Caliber Debate, Part 2: FMJ versus HP and the Hague Convention

In recent weeks, the US Army’s claim they will (again) consider dumping the M9 for a larger-caliber sidearm after conducting studies (again) has caused a frenzy of debate on the internet (yes, again). And now, at least some of the confusion has come to light in the most implausible form: a backyard barbeque. Sitting around a fire with a group of veterans began with conversations about work, spouses, and dogs, but as it tends to do, the topic wound around to firearms. Hearing the chatter of myself and a dozen older vets, a far younger active-duty member of the Army wandered over and joined the discussion. Caliber is always a hot topic, and the personal carry around the fire ranged from a little Sig P238 to an HK45 Compact to my own Glock27. And this is when the newcomer sat himself down and dropped a proverbial bomb into our little group. “I don’t see how caliber matters; I’ve seen a guy hit with a 5.56 and get right back up.”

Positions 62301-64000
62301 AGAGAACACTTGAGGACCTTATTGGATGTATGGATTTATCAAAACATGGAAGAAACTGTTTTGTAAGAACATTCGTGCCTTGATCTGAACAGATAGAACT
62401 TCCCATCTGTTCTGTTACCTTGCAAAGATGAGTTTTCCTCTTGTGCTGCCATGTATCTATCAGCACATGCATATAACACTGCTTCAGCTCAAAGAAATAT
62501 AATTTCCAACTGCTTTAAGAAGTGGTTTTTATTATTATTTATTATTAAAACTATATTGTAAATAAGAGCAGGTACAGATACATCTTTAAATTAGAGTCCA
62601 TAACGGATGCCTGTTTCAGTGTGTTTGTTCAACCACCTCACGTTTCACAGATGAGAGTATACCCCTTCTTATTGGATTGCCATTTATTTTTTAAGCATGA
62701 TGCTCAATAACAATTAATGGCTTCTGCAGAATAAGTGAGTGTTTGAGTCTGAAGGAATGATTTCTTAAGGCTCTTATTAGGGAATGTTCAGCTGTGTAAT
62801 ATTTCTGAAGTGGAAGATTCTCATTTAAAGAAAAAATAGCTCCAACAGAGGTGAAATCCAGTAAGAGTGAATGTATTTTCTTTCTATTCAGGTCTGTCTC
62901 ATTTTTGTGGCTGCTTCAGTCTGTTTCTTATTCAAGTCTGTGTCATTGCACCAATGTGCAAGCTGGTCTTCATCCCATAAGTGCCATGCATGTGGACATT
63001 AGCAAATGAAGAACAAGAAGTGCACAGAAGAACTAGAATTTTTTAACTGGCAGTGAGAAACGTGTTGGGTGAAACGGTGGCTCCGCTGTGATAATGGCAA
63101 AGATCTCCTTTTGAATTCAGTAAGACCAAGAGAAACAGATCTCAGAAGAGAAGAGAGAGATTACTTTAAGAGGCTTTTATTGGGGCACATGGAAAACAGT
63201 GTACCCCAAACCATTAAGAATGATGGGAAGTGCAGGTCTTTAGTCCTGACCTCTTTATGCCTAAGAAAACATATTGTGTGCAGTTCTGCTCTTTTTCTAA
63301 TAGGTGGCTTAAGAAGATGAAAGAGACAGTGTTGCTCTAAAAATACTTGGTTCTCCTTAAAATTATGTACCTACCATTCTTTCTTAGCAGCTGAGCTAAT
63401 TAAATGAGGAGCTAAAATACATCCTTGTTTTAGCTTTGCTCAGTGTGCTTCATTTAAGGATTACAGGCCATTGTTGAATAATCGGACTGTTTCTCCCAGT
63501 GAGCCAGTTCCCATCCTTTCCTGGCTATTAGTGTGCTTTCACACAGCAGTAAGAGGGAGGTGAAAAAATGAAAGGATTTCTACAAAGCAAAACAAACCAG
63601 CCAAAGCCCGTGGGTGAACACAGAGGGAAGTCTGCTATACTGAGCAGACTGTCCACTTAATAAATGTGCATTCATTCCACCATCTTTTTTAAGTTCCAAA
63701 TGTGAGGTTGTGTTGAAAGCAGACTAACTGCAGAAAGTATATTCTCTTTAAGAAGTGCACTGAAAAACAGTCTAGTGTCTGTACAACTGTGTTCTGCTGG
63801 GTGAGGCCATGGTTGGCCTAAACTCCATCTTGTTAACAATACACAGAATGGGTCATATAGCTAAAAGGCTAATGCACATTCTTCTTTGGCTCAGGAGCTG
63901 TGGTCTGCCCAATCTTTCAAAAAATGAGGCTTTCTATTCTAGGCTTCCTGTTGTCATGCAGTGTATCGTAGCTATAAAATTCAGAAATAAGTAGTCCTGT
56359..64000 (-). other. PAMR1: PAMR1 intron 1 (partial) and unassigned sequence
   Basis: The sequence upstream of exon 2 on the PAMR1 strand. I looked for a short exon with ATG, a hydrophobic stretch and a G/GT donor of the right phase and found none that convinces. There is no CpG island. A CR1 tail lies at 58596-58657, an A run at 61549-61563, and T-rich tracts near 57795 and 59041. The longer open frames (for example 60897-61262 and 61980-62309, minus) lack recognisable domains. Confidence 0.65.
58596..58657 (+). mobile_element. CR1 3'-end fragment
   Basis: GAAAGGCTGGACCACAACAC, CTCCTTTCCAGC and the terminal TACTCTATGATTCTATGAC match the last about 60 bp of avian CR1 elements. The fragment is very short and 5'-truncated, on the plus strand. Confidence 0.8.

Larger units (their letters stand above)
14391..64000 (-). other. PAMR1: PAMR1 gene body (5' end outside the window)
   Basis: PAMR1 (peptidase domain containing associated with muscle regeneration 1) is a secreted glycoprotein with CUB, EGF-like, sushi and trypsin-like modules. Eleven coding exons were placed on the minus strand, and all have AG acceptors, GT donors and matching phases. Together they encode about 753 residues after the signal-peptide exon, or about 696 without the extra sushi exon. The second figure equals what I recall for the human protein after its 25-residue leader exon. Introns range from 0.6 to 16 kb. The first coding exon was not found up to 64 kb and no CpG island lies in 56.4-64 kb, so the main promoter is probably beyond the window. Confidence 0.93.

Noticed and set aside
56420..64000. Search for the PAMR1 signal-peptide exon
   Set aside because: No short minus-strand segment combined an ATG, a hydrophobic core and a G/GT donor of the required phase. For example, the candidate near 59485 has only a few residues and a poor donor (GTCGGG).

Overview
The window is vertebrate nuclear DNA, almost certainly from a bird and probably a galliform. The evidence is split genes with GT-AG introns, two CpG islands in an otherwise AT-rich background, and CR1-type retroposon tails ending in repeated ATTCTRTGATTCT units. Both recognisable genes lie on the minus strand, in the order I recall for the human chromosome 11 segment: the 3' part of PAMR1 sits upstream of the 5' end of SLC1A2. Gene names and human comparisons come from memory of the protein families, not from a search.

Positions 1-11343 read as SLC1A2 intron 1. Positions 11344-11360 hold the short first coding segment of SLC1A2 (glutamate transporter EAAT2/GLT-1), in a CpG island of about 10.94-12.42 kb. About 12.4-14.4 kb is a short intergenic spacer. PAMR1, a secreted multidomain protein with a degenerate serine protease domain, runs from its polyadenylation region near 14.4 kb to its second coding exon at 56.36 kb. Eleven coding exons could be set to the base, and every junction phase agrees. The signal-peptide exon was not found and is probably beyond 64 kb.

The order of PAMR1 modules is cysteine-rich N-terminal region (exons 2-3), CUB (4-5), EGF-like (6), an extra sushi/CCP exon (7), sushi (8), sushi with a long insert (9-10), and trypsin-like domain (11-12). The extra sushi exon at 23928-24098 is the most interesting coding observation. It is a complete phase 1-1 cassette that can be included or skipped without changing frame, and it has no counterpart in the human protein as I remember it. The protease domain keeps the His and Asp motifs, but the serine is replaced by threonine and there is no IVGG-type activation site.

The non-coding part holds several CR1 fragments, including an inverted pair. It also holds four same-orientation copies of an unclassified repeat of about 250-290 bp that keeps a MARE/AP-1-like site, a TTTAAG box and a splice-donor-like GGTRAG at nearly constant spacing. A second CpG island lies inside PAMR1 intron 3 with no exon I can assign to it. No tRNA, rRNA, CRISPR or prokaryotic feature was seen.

Being myself, I was the first to come back with “that was a FMJ round,” which brought on a chorus of agreement (and the beginnings of a shot-placement fight). But the blank stare we were met with was a little disturbing, considering its source was an active duty member of the military. Granted, some knowledge is gained with time and experience – that, and exposure to lots of different ammunition. Caliber does matter. But so does what type of round it is.

FMJ vs HPThere are myriad options available today: FMJ, HP, SJSP, SCHP, FMC, BEB – the list of available rounds stretches to eternity. And yet, one simple fact remains: the devastating power of an HP, or hollow point, round over FMJ (full metal jacket). This is where our military has taken a baffling stance, because our US Armed Forces are only allowed to use FMJ rounds.